Obdormio.com Unwasted Hours

17 September, 2012

Emergency Post: Some Music

Filed under: Uncategorized — Tags: , , — Obdormio @ 00:00

Sometimes, there’s just no time, and sometimes there’s no inspiration, and on some unhappy days both of those things happen at once.

But I heard, through the walls, someone listening to the theme to Myst III: Exile. I love that theme. I can sing along to parts of this. So, to avoid a blank day altogether, here is a piece of music that I can never get out of my head.

21 June, 2012

I want a pad

Filed under: Uncategorized — Tags: , , , — Obdormio @ 00:00

I’ve recently started wanting a tablet. No, that’s a lie, I’ve wanted an iPad pretty much since they came out. The thing is, though, even though I am sent into fits of “ooooh, shiny!” and would really love to have a toy like that, I have not been able to justify to myself the expense of one. I want an iPad, but I don’t need one. I have a computer, I have a phone, I am already drowning in the conveniences of the modern West (so, yeah, when I say “need” I don’t really mean “need”, you know). A tablet on top of that would just be gilding the lily, getting something for no good reason but to play with it. And I don’t mind that in most cases, really, because I am a filthy wasteful materialist, but in this case the price tag is too high.

The last couple of days I have started to reconsider, though. Maybe I do need one. I’ve been sitting at work, bored out of my mind for long stretches of time when there are no tourists to mind (oh, as an aside, I recently started working as a tourist guard. Long, tiring hours, many of them empty). If I had my laptop, I would think to myself, I could do something useful with this time! This completely disregards the reality which is that if I had my laptop, I would be wasting lots of time. It’s all moot anyway, since my laptop is actually kind of big and clunky and not suited for taking anywhere nice.

A tablet, though, that might work. I’d need one with a keyboard, since I like typing at things, and would want to do some writing while I sat there. A tablet would also be a pretty good thing to have when I am going on my ill-advised trip to Crete this summer. Can’t bring my laptop there.

Do I have room in my budget? Would it get delivered fast? The answers to both are probably no. But I have gotten so far as to look at options. It need not be an iPad – in fact, I understand those don’t have the greatest keyboard solutions. I don’t know enough to make an informed decision, and I don’t feel like investing a lot of energy into learning about the field. The Asus Transformer Prime looks neat, and has a pretty awesome name, should I go for one of those?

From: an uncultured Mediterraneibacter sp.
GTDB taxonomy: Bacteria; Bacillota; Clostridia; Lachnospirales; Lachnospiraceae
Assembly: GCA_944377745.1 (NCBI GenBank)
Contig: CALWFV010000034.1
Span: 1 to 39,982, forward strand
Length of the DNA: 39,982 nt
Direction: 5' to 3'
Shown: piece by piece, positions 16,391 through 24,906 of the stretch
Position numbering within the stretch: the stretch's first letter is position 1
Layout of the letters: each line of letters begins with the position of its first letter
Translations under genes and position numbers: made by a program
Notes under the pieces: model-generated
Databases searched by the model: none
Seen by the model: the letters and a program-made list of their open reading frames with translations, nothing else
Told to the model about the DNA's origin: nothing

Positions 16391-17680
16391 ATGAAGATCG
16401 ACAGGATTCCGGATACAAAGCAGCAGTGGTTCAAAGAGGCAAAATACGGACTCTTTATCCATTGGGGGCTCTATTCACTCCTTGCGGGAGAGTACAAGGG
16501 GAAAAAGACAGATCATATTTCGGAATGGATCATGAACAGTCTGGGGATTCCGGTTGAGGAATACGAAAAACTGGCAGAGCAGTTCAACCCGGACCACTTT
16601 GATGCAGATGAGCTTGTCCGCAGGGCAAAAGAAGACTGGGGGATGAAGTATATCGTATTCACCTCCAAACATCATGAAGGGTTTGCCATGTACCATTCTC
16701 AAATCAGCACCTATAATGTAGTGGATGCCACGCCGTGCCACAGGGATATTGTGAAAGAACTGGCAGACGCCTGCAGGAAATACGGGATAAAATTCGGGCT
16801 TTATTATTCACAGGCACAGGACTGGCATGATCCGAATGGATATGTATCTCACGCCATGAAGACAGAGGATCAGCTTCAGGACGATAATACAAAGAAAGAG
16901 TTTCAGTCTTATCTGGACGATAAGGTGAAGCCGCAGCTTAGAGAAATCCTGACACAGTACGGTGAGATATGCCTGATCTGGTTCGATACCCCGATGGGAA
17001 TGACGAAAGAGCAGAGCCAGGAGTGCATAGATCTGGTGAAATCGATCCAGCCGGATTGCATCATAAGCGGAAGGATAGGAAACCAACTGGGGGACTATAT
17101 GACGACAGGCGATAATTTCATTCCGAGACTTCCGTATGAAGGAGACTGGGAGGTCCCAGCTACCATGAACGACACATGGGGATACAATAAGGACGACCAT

I don’t know what sort of point I’m building towards here. Maybe the lesson learned is that my desire for shiny toys will always overpower my better judgement in the end. I’d ask for tablet recommendations, but who’s to say I would even read them. I am liable to just walk into a store and ask them for advice, even though I know how bad an idea that is.

Actually, it would be very feasible to go by the Apple store after work tomorrow…

No, I’m going to stop now and go to sleep before I end up talking myself into something stupid. Good night all.

14 June, 2012

Of Gods and Men

Filed under: Uncategorized — Tags: , , , — Obdormio @ 00:00

I have an exam tomorrow. I also need a post for tomorrow. In a beautiful union of rocks and birds, I’m going revise and write a post at the same time. I’m afraid the result might be a bit disjointed, lacking an overarching unity, or indeed point, but I’m going to risk it.

Gods crop up in plenty of religions, and certainly in all the ones I’m currently studying. They all have some different ideas on how the relationship between gods and men work, however.

Ancient Mesopotamia is probably the most pessimistic in its outlook: Humans were created as slaves for the gods, so that the gods wouldn’t have to do any work themselves. Tilling the soil, building irrigation channels, growing food and building temples are all really boring tasks that the gods didn’t feel like doing themselves. Serving the gods meant performing labour, and giving them its fruits. Prayers and rituals were about warding off misfortune, and keeping the god-kings happy. Such a cheery time.

The ancient Egyptians were also big on serving the gods, but with a less pessimistic outlook. The creation of Man wasn’t elaborated on much, but humans were part of the ordered cosmos the gods maintained. The gods also held back the chaos of the barren desert and lifeless night, maintaining the constant cycle of birth and rebirth in the universe. Priests, a special class, performed daily rituals of service and sacrifice in the temples, on behalf of the king, whose job it actually was. The king was both divine and human, the point of intersection that linked the two spheres.